There is evidence of co-occurrence of domestic violence and child abuse within the same family. Child abuse can be seen as an indicator of domestic violence in the family and vice versa.
(Walby and Myhill 2000:2)
Not surprisingly, there is an increasing acceptance that a compelling correlation between domestic violence and child abuse exists. Hague and Malos (1998:19) argue that living in a home where violence against a parent is the norm is in itself abusive to the child. Arguably, this strengthens the debate as to whether or not we should be moving away from the term 'violence' and towards that of 'abuse'; recognizing that physical, psychological, social, financial and emotional abuse are often collective elements of a violent and abusive relationship. Simply focusing on physical acts may result in countless individuals and families continuing to co-exist in homes where abuse, and thus fear, is the norm. This was highlighted by Humphreys (2000), who, in a retrospective analysis of families with a history of violence, discovered that social work intervention either avoided or minimized the issues of domestic violence, or they took a confrontational approach, which often led to removal of the children from the home.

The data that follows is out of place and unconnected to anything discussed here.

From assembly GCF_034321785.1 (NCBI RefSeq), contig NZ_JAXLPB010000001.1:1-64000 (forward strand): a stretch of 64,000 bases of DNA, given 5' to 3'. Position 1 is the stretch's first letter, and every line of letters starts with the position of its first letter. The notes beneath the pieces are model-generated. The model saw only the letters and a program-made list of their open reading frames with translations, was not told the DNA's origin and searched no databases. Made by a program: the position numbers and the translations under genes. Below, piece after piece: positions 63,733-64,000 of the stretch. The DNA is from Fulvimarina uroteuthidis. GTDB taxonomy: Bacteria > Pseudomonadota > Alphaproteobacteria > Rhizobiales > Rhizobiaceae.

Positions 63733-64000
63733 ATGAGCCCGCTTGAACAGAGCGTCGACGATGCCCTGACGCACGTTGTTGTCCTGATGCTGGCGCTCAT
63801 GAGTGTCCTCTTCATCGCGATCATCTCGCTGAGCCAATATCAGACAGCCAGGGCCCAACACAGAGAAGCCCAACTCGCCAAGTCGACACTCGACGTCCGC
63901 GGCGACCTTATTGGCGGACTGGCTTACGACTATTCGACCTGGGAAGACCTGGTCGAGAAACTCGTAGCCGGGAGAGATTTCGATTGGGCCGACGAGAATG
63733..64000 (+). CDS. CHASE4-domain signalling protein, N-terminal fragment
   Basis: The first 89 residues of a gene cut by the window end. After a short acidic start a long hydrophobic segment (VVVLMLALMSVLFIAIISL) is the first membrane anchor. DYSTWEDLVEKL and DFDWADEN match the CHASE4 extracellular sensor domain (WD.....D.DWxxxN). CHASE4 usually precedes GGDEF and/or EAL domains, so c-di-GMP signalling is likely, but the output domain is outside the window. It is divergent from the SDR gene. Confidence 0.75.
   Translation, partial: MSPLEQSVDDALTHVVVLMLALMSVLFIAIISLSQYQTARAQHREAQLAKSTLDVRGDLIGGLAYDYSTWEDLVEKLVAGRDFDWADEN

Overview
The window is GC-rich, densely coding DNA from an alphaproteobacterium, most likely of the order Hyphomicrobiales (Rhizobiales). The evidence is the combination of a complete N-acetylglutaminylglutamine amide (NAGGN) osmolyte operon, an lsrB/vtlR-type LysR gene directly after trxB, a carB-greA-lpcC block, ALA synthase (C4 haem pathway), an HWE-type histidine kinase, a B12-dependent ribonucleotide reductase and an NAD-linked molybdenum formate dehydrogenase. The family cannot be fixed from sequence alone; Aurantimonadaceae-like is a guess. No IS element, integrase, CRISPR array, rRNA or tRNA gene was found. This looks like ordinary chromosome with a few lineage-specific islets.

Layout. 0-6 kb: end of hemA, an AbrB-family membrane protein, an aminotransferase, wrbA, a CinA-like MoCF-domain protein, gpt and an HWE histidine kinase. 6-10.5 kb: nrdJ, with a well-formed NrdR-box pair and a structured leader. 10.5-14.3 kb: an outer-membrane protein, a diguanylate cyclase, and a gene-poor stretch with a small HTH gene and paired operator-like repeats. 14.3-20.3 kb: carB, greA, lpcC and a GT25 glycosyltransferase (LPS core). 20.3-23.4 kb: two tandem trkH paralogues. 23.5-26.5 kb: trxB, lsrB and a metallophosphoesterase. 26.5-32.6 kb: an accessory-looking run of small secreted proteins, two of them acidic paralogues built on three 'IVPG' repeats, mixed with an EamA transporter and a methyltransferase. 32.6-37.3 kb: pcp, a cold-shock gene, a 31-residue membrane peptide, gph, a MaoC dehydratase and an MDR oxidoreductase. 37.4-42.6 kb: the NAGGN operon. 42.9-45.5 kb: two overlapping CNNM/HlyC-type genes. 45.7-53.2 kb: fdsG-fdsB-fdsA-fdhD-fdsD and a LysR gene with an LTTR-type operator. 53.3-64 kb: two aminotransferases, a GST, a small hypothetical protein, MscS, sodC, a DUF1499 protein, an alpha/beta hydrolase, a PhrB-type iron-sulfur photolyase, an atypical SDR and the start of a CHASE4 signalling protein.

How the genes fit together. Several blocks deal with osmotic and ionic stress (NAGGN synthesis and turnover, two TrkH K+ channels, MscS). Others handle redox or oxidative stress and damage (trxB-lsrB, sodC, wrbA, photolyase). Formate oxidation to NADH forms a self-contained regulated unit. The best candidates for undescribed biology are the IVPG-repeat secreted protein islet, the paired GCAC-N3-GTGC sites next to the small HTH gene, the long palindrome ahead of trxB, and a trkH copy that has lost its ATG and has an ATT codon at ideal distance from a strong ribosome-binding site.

The 1996 BCS statistics revealed that half of those women who experienced partner violence in the previous year were living with children under 16, and 29 per cent reported that the children had been aware of what was happening. Where women suffered recurring violence, at least 45 per cent reported that their children had been aware of the latest incident. In all probability children are affected by 'fear, distress, and disruption to their lives' resulting in significant, adverse, long-term effects depending upon 'their developmental stage, personality and individual circumstances'. Children persistently experience a variety of emotions including fear, powerlessness, and intimidation (Mullender 2000:1). However, Mullender argues persuasively that in viewing children as victims we may make the mistake of perceiving them to be passive bystanders, whilst many develop sophisticated coping strategies. In contrast, there are notable accounts of how children take on the role